Tuesday, April 16, 2013

"Come What May and Love It"

Now picture this in the middle of two large adults on a
queen-sized bed.....yep,,,,

I woke up just after midnight early this morning to my almost 40 lb. three-year-old crawling over me to get “in the middle” between me and daddy.  What he really meant was that he wanted to sleep near daddy—it just happens to be in the middle next to me.  He is a daddy’s boy for sure.  I lay there for a few minutes wide awake, torn between taking him back to his bed or letting him stay.  But, that only lasted for a few seconds, before I was swept up in his sweet presence, and I put my arm around him as he quickly fell back to sleep.  Sleeping with this child is like having a noisy windmill in bed.  Arms and legs everywhere, teeth grinding, occasional snores.  But even with those possibilities, I was caught up in his face this night, lying there peacefully dreaming of who knows what—bikes, monster trucks, chocolate chip cookies, jumping off the highest thing he can find.  I noticed how angular his face has become with the loss of baby fat, and touch his beautiful, shiny, silky jet black hair--the thing that garners the most comments from other people.  It occurred to me in that moment that everything I held most precious in this life was gathered together on that mattress.   An approximately 5’ x 6’ space on this vast earth held everything that makes life the most joyful for me.  This last week, through a few different experiences, I have come to accept that this may be my family.  I had hoped to have a big family, and as every year passes, and the number in my head slips farther down from what I had wanted, reality has begun to set in.  I have been fighting it.  We hope to adopt at least one more, and I have been hoping this last time through the adoption process would bring a sibling group of two.  But, I have started to wonder if I am fighting something that just isn’t meant to be.  And I have started to wonder if there isn’t something else out there I am supposed to be doing.  I have been praying to have more children for as long as I can remember.  But, this past week, it struck me that that is not the hand I have been dealt.  And it’s not a sub-par hand.  It is just a different hand.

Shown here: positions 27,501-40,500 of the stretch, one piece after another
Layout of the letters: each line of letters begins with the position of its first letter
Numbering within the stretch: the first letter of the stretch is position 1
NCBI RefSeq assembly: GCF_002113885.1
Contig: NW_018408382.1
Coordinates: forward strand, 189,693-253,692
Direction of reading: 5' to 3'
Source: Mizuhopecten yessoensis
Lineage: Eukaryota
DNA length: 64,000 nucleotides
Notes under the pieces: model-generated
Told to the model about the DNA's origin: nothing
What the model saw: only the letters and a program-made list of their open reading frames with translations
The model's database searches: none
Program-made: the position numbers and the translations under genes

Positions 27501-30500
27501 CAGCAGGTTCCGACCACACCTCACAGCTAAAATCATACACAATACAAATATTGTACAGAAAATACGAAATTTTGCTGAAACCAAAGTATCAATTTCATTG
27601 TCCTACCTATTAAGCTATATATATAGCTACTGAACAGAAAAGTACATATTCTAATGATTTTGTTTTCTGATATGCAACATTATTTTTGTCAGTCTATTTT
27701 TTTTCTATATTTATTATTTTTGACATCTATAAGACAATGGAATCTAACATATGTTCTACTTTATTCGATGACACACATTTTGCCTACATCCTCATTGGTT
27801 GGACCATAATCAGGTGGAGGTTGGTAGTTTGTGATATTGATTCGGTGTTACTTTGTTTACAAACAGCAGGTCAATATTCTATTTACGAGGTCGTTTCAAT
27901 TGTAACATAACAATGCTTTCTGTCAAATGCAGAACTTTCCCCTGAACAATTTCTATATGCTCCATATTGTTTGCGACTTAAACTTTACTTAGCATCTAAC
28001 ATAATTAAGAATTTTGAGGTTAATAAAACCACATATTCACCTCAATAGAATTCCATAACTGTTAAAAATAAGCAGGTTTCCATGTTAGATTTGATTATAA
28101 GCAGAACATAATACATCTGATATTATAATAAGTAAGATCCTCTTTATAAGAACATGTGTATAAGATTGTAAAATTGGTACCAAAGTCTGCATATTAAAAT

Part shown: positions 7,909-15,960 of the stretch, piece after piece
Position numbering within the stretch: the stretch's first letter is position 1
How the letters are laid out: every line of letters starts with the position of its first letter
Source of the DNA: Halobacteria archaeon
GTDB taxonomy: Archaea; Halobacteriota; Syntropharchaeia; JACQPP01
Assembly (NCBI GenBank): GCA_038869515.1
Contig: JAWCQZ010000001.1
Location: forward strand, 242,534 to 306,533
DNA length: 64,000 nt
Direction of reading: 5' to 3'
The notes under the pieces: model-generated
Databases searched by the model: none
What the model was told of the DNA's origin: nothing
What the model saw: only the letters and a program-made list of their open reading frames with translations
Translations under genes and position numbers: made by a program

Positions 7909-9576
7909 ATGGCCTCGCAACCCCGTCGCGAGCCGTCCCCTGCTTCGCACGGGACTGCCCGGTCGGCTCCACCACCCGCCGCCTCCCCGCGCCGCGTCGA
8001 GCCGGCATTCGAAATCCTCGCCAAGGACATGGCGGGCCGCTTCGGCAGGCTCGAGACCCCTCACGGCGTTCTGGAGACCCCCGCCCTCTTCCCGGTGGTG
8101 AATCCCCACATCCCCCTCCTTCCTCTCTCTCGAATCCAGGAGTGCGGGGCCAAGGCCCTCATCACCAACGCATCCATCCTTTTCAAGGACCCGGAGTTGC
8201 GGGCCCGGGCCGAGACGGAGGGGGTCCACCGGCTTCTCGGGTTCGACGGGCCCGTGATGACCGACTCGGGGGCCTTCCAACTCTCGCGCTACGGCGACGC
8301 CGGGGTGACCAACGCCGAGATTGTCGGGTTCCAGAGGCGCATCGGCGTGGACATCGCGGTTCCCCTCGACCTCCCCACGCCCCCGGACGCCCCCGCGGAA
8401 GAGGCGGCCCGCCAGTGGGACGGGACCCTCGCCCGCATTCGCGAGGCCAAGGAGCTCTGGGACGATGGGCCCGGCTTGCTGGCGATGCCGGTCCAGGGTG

Easter Sunday.
Which means there is something else out there that will fill in the gap.  Something else I am supposed to be doing that is not meant for a friend with five children.  It’s not better.  It’s not worse.  It’s just mine.  It’s my own, individual mission.  And the longer I push for something that is not meant for me, and ignore the gentle pushes to pursue other things, the longer I keep from enjoying the blessings that will come from that other pursuit--the one meant for me.  And the longer I will look to my little family gathered on this small mattress in the middle of the night, and not feel it is enough.  And it is enough.  We still plan on finishing this second round of adoption, but this will be the end of it, and I will be happy no matter what.  And in fact, I look forward with a fresh excitement as I let go of old dreams, and open my mind and heart to new ones.  “Come what may, and love it.” (quote from Elder Joseph B. Wirthlin) 

Friday, April 5, 2013

Why I Have to be a Great Mom.

Trying to get a picture with the
new "light hat".  D insisted on
pushing the camera button
and picking the filter. Took a few
tries, but we had fun and what else
matters??  Nothing else matters.

I’ve written many times before about the scrutiny applied to adoptive parents, and I’ve expressed how, even though I know it’s necessary, it is hard to take sometimes.  It’s so invasive, and every area of your life is investigated to make sure you are good enough.  John and I used to joke that we don’t look good on paper.  Divorces.  Abuse in our families.  John was arrested twice, both of which were dismissed within 24 hours, but one of those was for domestic violence.  An argument with a girlfriend led to a revengeful call to the police, which led to an arrest.  And a subsequent breakup…. And the list goes on.  It doesn’t look good when you’re trying to prove you’d be amazing parents!  But, interestingly enough, these are the things that have pushed us both to have the desire to be amazing parents.  I won’t speak for John, except to say that his growing up with an incredibly abusive father and then living with a single mom on welfare certainly has its lasting repercussions.  I will speak to my experience, and how it has pushed me to try to be the best mom.